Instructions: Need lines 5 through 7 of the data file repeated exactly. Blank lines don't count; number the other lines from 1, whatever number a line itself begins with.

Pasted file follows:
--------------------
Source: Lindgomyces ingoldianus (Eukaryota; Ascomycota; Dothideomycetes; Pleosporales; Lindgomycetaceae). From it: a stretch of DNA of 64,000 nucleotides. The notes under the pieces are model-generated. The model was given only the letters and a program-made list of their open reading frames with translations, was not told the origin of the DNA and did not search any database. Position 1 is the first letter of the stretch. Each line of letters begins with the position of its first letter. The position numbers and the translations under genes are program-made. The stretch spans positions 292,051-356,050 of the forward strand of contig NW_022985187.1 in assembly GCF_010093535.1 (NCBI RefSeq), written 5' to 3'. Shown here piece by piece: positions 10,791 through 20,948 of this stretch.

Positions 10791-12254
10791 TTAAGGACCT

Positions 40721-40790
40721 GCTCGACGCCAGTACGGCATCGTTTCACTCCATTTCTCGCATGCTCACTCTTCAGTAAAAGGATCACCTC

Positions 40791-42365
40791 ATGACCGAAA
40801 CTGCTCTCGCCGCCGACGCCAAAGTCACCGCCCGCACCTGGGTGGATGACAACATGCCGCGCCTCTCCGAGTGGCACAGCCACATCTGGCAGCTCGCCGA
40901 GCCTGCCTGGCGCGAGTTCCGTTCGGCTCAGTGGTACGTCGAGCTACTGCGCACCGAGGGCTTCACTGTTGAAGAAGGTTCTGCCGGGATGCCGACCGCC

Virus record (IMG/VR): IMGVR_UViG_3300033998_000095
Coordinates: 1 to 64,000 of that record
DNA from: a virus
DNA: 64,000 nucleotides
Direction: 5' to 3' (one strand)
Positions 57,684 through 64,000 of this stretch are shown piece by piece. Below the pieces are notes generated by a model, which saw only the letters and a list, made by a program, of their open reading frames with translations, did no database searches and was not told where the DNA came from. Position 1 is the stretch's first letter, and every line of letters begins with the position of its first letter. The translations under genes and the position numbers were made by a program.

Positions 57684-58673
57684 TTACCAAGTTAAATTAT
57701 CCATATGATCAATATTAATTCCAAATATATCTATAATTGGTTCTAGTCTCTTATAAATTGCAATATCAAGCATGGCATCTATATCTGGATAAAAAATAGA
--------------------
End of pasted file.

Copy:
40721 GCTCGACGCCAGTACGGCATCGTTTCACTCCATTTCTCGCATGCTCACTCTTCAGTAAAAGGATCACCTC

Positions 40791-42365
40791 ATGACCGAAA